from The American Heritage® Dictionary of the English Language, 4th Edition
- n. Great happiness; bliss.
- n. An instance of great happiness.
- n. A cause or source of happiness.
- n. An appropriate and pleasing manner or style: felicity of expression.
- n. An instance of appropriate and pleasing manner or style.
- n. Archaic Good fortune.
from Wiktionary, Creative Commons Attribution/Share-Alike License
- n. Happiness.
- n. Apt and pleasing style in writing, speech, etc.
- n. Something that is either a source of happiness or particularly apt.
- n. Reproduction of a sign with fidelity. eg. "The quotation was rendered with felicity."
from the GNU version of the Collaborative International Dictionary of English
- n. The state of being happy; blessedness; blissfulness; enjoyment of good.
- n. That which promotes happiness; a successful or gratifying event; prosperity; blessing.
- n. A pleasing faculty or accomplishment.
from The Century Dictionary and Cyclopedia
- n. Happiness; bliss; blessedness; a blissful or happy state.
- n. That which produces or promotes happiness; a felicitous circumstance or state of things; a source of happiness: most commonly in the plural.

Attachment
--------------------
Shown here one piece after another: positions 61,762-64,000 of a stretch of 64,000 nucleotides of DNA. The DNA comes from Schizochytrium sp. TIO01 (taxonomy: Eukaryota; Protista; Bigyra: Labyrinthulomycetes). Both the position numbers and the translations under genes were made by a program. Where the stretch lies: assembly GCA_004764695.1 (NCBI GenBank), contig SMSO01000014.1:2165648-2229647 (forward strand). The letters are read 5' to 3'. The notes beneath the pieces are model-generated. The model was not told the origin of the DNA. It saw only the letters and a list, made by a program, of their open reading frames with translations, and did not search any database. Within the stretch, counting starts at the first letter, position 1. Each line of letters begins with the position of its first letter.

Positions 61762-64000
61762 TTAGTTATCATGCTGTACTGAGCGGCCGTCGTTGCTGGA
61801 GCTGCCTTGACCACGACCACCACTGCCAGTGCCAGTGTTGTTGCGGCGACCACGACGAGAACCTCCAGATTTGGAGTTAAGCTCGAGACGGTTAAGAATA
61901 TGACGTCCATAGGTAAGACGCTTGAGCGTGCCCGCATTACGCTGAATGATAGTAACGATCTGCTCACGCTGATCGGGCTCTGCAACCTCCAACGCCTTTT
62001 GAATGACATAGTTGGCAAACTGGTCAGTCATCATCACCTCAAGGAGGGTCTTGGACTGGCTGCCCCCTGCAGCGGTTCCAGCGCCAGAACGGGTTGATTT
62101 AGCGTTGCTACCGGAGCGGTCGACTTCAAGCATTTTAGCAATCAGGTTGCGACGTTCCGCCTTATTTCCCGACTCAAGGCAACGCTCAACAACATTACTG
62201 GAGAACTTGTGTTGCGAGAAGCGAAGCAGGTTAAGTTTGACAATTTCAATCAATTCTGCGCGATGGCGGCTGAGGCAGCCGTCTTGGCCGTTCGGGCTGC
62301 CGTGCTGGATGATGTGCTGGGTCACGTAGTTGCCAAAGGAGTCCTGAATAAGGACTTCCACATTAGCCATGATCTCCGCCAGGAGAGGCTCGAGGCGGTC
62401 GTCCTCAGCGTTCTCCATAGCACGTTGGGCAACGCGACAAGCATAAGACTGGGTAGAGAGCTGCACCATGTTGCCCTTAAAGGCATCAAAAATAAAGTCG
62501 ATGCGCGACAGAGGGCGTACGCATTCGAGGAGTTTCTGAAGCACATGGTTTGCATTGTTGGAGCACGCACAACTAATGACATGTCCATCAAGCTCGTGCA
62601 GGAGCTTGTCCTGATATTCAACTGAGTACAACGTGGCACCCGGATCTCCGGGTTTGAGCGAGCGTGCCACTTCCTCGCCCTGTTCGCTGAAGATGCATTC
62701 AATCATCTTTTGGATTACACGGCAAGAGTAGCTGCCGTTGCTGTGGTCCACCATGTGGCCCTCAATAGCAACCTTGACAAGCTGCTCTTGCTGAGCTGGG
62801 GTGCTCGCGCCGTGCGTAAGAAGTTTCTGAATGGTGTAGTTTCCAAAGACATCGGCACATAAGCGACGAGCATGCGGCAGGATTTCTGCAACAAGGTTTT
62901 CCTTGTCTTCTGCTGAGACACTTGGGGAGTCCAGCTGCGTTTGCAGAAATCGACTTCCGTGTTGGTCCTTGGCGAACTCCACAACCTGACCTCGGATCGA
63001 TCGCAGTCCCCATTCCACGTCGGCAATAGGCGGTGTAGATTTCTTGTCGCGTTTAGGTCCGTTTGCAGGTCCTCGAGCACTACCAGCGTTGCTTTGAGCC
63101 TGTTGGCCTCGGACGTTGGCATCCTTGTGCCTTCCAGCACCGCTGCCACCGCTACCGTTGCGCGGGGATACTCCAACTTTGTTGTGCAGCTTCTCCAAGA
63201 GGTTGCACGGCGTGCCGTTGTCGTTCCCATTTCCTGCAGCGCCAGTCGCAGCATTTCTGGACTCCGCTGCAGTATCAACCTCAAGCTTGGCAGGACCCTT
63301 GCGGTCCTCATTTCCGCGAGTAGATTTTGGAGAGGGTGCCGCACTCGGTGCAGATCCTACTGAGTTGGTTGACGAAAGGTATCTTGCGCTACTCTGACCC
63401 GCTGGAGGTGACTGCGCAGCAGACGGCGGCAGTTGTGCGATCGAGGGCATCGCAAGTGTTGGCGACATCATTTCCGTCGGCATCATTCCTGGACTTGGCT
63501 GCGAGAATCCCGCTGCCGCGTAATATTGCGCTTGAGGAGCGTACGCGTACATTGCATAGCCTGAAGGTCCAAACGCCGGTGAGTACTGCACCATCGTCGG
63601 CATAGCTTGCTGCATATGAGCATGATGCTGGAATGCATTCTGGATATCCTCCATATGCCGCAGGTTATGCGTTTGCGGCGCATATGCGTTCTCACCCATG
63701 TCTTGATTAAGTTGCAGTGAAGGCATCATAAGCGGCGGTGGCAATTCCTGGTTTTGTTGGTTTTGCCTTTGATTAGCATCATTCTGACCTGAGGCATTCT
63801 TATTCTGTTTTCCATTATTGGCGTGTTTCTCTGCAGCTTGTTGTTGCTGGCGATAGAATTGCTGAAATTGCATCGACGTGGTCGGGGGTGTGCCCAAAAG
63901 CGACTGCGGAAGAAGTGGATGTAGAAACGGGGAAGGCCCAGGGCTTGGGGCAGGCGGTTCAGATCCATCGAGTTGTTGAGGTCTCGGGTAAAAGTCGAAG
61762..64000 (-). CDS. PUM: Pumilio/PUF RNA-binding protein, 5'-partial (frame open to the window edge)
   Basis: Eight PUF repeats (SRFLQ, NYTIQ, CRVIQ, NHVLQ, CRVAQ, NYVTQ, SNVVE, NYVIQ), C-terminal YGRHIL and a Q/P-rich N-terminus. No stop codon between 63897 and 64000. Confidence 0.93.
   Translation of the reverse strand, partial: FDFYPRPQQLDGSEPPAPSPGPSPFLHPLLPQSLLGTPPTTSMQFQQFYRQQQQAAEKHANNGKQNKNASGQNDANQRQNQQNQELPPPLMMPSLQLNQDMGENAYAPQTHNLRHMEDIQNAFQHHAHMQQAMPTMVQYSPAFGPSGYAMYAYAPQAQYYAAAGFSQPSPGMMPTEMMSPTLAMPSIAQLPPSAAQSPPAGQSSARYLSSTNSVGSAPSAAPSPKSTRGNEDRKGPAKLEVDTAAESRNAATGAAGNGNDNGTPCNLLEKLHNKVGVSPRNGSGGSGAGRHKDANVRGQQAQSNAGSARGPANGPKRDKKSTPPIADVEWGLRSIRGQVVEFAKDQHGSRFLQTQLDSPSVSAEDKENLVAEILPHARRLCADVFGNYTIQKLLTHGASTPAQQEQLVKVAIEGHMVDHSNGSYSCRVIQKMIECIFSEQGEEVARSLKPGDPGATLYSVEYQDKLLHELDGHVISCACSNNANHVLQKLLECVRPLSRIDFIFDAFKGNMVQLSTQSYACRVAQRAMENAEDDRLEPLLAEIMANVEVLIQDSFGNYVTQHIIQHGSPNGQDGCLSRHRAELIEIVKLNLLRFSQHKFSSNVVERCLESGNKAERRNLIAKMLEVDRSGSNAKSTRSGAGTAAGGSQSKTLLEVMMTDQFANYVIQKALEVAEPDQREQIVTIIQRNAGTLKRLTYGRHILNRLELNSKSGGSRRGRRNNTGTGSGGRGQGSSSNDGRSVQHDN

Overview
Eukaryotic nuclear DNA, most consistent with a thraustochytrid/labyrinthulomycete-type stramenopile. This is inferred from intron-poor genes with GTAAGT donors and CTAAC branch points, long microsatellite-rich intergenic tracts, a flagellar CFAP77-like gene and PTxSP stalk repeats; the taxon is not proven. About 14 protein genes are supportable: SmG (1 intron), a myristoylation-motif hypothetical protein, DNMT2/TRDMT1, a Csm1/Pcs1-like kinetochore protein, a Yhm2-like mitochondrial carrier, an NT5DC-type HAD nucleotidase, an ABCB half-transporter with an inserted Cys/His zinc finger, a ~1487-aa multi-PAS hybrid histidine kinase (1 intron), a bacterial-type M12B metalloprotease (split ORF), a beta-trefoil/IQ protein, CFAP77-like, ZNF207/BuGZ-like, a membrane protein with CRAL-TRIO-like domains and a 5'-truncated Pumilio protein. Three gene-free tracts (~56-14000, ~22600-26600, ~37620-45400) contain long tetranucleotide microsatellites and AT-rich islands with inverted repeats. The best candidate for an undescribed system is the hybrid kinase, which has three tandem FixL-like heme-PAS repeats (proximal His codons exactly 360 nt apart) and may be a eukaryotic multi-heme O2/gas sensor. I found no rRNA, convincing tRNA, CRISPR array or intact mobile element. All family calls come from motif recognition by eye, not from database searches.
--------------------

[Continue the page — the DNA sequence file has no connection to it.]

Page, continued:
- n. A skilful or happy faculty or turn; felicitous adroitness or propriety; a happy knack or choice; appropriateness: as, a rare felicity of phrase.
- n. An appropriate or happy turn of thought or expression.
- n. In astrology, a favorable aspect.
- n. Synonyms Blessedness, Bliss, etc. (see happiness); joy, comfort, blissfulness, success, good fortune.
- n. Aptness.
from WordNet 3.0 Copyright 2006 by Princeton University. All rights reserved.
- n. state of well-being characterized by emotions ranging from contentment to intense joy
- n. pleasing and appropriate manner or style (especially manner or style of expression)
Middle English felicite, from Old French felicite, from Latin fēlīcitās, from fēlīx, fēlīc-, fortunate; see dhē(i)- in Indo-European roots.(American Heritage® Dictionary of the English Language, Fourth Edition)
From Latin felicitās ("luck"), from Latin felix ("lucky"). (Wiktionary)